Arboviruses cause a variety of diseases, such as dengue, yellow fever, chikungunya and Zika, which are among the most important emerging infectious diseases worldwide [1,2,3]. The distribution of these diseases and their transmitting vectors have been well characterized for Latin America and Southeast Asia [4,5,6], but our understanding of arbovirus ecology in sub-Saharan Africa remains limited [7,8,9]. Dengue seroprevalence studies have shown that there is, or has been, dengue virus circulation in Cameroon, demonstrated by 12.5% immunoglobulin G (IgG) positivity; in Burkina Faso, demonstrated by 36% IgG positivity; in Nigeria, demonstrated by 45% IgG positivity [7]; and in Tanzania, demonstrated by 50.6% IgG positivity [10]. However, few reports have shown the importance of dengue as a cause of acute fever in these settings. This is also a case for the presence of dengue in the Democratic Republic of Congo (DRC), where the virus was found in stored samples: a dengue antigen test was positive for three suspected chikungunya cases in Kinshasa in 2012 [11]; 0.6% of dried blood spots taken during a Demographic Health Survey were positive in 2013–2014 [12]; and 3.5% of suspected cases of yellow fever in the Bas Congo region between 2002 and 2013 were dengue positive [13]. More recently, in 2015–2016, in Mont Ngafula (a suburban area of Kinshasa), 8.1% of acute fever cases were dengue positive [14], and 30.2% of the 342 study participants had dengue IgG antibodies. Although no outbreak of dengue has thus far been reported in DRC, in the neighboring country of Angola there was an outbreak of dengue with an estimated attack rate of 10% in 2013 [15]. By contrast, there have been apparent outbreaks of chikungunya, such as the one in Kenya in 2004 [16], in Tanzania in 2013 [17], in Mozambique in 2018 [18], in Brazzaville (DRC) in 2011 [19] and 2019 [20], and in Kinshasa, capital of DRC in 2000 [21], 2012 [22] and 2019 [23]. Such outbreaks can affect large populations, i.e. 67% of the population in Kenya [24]. Besides dengue and chikungunya, other alpha-, flavi- and bunyaviruses were also found in mosquito samples (Aedes and Culex) in Kinshasa in 2014 [25]. Zika has been rarely detected in sub-Saharan Africa [26], but several yellow fever outbreaks, with the last major one in 2016, have been described [27].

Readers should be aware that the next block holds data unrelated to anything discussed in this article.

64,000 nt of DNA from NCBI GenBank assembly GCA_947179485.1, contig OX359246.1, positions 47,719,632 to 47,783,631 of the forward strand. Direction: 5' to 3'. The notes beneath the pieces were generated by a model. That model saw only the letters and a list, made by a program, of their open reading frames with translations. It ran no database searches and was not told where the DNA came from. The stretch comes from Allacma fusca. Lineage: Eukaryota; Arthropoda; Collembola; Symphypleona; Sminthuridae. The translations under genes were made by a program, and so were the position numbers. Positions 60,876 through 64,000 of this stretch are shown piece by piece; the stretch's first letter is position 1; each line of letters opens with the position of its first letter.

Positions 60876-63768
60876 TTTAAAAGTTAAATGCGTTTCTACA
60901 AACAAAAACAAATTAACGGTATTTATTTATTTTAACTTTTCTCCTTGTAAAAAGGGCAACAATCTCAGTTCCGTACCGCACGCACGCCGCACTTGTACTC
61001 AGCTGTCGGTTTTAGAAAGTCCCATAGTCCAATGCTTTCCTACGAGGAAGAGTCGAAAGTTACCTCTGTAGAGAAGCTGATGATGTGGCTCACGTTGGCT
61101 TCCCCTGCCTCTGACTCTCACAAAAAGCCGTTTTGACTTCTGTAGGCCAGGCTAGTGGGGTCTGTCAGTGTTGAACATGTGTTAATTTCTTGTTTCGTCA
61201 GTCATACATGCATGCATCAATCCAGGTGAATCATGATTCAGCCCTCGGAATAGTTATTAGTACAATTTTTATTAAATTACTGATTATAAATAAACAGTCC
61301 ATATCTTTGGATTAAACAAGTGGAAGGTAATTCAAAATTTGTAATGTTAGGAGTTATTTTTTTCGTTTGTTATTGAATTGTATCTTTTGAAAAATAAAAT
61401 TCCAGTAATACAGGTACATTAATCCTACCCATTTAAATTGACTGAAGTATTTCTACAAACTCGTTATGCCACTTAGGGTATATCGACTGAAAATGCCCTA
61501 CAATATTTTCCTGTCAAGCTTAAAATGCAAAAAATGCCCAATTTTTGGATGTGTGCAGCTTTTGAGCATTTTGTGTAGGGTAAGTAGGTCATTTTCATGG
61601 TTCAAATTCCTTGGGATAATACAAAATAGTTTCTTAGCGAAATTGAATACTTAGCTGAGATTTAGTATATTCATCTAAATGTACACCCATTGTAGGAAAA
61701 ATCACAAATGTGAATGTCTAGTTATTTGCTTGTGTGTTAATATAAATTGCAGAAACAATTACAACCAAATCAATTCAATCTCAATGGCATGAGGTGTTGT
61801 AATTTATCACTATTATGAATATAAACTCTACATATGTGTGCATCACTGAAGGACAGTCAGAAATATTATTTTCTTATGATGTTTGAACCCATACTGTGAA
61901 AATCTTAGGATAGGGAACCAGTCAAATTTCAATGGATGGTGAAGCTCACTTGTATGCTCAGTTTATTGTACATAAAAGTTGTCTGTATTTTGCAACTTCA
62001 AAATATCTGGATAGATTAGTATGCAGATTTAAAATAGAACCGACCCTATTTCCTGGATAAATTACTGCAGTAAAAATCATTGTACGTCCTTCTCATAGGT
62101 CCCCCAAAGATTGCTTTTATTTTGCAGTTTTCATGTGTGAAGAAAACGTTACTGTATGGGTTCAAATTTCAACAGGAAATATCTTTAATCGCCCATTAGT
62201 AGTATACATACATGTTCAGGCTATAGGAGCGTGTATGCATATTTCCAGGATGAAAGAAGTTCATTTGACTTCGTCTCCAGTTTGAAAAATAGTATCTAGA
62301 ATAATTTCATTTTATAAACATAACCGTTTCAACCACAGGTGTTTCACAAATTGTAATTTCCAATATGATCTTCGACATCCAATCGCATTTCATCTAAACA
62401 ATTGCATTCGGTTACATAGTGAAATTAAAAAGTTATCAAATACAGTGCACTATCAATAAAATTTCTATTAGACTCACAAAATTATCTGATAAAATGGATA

Information on the presence and distribution of Aedes mosquitoes in sub-Saharan Africa is even more difficult to find than information on the pathogens discussed above. This lack of entomological data forces recourse to suitability maps, which are based on mathematical models, to estimate arbovirus transmission risk [28]. However, measures of real Aedes spp. infestation levels would give more reliable insights for both risk and mitigation strategies [29]. Both Aedes aegypti and Aedes albopictus are found in sub-Saharan Africa; Ae. aegypti is native to the region, whereas Ae. albopictus was introduced from Southeast Asia [30] in early 2000 [31], and specifically into Kinshasa (DRC) in 2018 [32]. Both species have been detected in domestic environments [30], such as in Kinshasa, a megacity with a high population density and movement of people, but precise larval indices for Aedes remain unknown. Without knowing the main locations of Aedes larval habitats or the types of containers in which Aedes become adults, it is impossible to define effective larval source management strategies for Kinshasa.